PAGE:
About Leslie Reynolds-Benns
About the author, Dr. Phil said:
We didn't just pick the first [therapist] coming down the road. We went for the best! And you know I know.
- Dr. Phil Show, November 21, 2002
Leslie Reynolds-Benns has dedicated a lifetime to personal growth-both her own and others. She has been a spiritual seeker/finder and an adventurer, while at the same time having a commitment to sharing what she has discovered.
Reynolds-Benns has a PhD in Counseling and a Master's Degree in Applied Theology as well as being a certified spiritual director. After years of helping people in pain, as a counselor and hospital chaplain, she now performs weddings where she shares with couples in the lightness, joy and promise of a bright new future.
She additionally leads workshops and lectures widely. Confession is Good for MORE than the Soul is her fourth published book. It was preceded by Mormons in Transition, in two editions, Spiritual Maturity:The Whole Elephant and Street People. She also has written several e-books.
She married her best friend and ministry companion Robb Benns in 2000 and they now reside in Salt Lake City. Together they have twelve children, twenty-seven grand-children and five great-grandchildren.
It took Reynolds-Benns a long time to get her identity as a writer. Her first published pieces were at age ten when she was invited to write a monthly piece on the activities at her school for the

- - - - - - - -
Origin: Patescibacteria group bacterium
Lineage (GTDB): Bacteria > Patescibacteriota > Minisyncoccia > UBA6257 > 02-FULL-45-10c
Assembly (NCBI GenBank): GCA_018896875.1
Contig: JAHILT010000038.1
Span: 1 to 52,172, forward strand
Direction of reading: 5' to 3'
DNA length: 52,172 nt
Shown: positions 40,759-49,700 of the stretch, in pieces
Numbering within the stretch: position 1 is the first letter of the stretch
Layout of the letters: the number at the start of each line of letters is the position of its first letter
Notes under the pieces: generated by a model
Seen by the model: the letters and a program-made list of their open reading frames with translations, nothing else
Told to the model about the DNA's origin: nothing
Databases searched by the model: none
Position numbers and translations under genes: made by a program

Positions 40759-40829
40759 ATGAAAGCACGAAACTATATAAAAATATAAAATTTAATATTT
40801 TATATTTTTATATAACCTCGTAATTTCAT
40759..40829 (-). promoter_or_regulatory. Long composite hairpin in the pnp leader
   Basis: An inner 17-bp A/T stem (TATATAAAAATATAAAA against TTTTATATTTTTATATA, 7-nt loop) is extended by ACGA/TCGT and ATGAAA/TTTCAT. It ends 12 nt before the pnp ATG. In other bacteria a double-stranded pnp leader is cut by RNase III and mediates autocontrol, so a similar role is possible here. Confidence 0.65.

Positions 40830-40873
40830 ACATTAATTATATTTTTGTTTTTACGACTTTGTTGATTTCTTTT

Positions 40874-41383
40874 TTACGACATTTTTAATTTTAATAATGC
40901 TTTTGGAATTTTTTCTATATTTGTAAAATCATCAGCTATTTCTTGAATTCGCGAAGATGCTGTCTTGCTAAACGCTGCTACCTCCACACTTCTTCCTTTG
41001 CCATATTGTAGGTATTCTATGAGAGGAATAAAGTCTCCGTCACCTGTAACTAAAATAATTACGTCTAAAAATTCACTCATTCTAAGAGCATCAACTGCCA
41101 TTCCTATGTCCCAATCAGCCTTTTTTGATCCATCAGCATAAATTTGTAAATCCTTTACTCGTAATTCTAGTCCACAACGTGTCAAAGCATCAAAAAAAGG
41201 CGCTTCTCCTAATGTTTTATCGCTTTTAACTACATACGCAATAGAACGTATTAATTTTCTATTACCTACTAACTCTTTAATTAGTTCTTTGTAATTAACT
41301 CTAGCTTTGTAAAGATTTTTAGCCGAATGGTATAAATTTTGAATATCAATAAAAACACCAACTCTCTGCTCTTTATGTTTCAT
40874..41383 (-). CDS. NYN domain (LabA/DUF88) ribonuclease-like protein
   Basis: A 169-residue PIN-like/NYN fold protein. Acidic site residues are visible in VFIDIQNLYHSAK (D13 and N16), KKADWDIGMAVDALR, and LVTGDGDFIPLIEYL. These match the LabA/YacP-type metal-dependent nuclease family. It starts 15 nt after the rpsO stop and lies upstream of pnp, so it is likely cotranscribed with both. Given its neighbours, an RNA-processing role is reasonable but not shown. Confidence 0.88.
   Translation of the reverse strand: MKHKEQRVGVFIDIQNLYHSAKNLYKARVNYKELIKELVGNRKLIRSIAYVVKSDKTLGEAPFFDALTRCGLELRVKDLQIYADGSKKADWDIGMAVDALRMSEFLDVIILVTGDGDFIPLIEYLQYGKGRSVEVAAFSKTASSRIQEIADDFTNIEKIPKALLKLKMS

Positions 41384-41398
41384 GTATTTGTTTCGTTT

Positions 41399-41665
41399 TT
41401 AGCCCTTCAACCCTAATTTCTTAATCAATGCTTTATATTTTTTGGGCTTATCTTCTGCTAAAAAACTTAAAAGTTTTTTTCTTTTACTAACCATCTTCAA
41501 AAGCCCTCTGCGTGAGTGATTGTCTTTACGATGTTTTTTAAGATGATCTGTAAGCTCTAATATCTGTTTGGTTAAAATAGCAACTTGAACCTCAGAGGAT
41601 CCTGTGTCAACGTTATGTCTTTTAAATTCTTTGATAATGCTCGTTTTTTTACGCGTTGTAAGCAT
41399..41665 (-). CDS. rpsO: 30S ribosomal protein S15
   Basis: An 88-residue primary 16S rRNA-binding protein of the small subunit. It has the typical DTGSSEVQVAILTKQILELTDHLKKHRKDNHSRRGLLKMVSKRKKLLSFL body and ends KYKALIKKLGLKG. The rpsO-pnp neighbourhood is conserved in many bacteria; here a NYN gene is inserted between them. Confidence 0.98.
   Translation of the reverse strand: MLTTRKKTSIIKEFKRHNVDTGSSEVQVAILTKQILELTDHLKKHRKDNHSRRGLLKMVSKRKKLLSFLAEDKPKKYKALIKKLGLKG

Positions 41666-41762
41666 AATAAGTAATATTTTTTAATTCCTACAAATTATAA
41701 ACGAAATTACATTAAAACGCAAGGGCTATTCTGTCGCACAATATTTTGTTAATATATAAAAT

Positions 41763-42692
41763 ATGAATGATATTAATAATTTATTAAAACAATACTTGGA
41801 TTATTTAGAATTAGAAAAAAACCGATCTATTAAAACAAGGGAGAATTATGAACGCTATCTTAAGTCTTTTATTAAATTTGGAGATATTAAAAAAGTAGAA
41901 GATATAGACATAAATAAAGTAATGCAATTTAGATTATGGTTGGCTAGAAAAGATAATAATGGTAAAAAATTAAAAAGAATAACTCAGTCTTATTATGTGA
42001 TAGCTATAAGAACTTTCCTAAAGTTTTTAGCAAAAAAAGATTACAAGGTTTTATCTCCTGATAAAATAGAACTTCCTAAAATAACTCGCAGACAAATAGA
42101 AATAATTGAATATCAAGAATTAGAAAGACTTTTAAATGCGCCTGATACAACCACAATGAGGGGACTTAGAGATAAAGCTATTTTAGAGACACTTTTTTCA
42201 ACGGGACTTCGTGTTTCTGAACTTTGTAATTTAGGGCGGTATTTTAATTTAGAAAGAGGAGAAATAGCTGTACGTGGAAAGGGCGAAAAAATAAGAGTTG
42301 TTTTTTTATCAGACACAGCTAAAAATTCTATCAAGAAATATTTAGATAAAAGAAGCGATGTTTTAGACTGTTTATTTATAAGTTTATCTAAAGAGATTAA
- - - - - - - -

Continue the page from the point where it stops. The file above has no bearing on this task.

Salt Lake Tribune. In High School she was thrilled to be invited to join the Pep Club only to find that it was her writing ability more than her marching skill they wanted. She wrote the copy for the announcer to say during half-time. She backed out of a request to write for the school newspaper because a friend had so much more ability than she did.
Very much overshadowed by her younger brother, Rodger, an English major, who truly is a wordsmith and now acts as her editor, she kept in the background. However, when she had things to say, she said them, being very much embarrassed by the way they were said.
She’s published numerous letters to the editor, op-ed pieces in newspapers, other pieces in magazines, cover stories in weekly publications, a master’s project converted into a book, a PhD dissertation excerpts of which she gave up getting published when she had a stroke. She’s been busy, always declaring herself not to be a writer, just having things to say.
It was only with Confession is Good for MORE than the Soul that Leslie became a writer. And this time, oddly enough, it wasn’t what she wanted to say but what she believes she was called to write.
How was she called?
Articles about Leslie
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